There is a large body of research in economics and law suggesting that the legal origins of a country—that is, whether its legal regime is based on English common law or French, German, or Nordic civil law—profoundly impacts a range of outcomes. However, the exact relationship between legal origins and legal substance has been disputed in the literature, and not fully explored with nuanced legal coding. We revisit this debate while leveraging novel cross-country datasets that provide detailed coding of two areas of laws: property and antitrust. We find that having shared legal origins strongly predicts whether countries have similar property regimes, but does little to predict whether countries have similar antitrust regimes. Our results suggest that legal origins may be an important predictor of legal substance in well-established legal regimes, but do little to explain substantive variation in more recent areas of law.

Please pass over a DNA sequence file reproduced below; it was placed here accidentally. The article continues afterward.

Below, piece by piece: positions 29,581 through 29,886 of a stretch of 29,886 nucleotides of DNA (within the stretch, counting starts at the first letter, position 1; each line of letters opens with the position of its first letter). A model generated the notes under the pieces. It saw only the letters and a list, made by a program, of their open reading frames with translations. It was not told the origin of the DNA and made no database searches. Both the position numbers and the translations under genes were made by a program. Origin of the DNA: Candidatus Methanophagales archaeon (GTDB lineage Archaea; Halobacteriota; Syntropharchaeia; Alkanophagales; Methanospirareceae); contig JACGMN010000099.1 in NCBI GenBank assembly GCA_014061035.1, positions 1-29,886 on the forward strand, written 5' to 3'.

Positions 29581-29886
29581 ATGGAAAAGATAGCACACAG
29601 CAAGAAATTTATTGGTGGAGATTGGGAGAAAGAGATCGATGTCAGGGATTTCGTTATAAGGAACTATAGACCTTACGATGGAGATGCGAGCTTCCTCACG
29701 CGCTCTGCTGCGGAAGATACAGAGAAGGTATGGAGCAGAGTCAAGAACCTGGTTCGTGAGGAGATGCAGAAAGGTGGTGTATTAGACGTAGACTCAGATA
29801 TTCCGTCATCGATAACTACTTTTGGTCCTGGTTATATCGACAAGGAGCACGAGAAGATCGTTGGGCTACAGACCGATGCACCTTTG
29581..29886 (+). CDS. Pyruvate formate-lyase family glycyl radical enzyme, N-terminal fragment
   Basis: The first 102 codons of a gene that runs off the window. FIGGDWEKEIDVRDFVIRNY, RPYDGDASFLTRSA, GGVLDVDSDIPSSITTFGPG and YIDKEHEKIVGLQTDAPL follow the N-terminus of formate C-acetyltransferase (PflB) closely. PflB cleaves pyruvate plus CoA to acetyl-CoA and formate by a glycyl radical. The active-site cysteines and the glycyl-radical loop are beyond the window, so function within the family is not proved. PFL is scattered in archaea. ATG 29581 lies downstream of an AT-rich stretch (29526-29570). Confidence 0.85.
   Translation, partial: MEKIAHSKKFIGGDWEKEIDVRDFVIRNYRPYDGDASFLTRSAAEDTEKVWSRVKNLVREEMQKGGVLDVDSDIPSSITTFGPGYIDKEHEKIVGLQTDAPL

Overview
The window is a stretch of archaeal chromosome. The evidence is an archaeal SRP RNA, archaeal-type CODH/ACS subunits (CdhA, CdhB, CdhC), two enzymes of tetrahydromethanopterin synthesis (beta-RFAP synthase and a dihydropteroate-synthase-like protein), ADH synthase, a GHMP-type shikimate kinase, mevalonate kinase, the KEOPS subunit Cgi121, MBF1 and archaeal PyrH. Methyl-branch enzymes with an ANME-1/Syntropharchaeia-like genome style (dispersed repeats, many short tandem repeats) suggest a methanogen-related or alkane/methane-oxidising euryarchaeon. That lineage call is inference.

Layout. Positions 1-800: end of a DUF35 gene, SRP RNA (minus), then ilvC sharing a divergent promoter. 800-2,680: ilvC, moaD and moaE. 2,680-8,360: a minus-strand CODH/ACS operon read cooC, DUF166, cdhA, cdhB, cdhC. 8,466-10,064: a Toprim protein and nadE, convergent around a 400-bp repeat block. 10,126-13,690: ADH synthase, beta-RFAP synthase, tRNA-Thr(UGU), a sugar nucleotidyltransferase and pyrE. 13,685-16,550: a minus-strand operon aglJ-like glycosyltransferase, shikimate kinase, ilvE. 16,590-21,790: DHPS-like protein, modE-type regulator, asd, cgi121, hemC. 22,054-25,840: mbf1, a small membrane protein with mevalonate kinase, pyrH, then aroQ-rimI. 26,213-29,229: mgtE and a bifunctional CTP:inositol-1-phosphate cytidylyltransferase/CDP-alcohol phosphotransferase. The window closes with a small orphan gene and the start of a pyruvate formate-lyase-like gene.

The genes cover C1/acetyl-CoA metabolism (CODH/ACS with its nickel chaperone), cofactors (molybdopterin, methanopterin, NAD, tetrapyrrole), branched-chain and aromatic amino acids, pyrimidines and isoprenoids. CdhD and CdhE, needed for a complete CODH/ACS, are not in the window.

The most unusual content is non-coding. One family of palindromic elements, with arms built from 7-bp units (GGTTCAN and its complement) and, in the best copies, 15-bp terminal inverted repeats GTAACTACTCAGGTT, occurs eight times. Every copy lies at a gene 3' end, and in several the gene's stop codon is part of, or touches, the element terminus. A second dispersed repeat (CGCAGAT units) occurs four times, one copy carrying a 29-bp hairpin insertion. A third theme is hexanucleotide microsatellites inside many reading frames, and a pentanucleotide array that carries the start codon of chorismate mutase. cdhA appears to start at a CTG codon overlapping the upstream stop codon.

Bradford, Anu; Chang, Yun-chien; Chilton, Adam; and Garoupa, Nuno, "Do Legal Origins Predict Legal Substance?" (2020). Coase-Sandor Working Paper Series in Law and Economics. 47.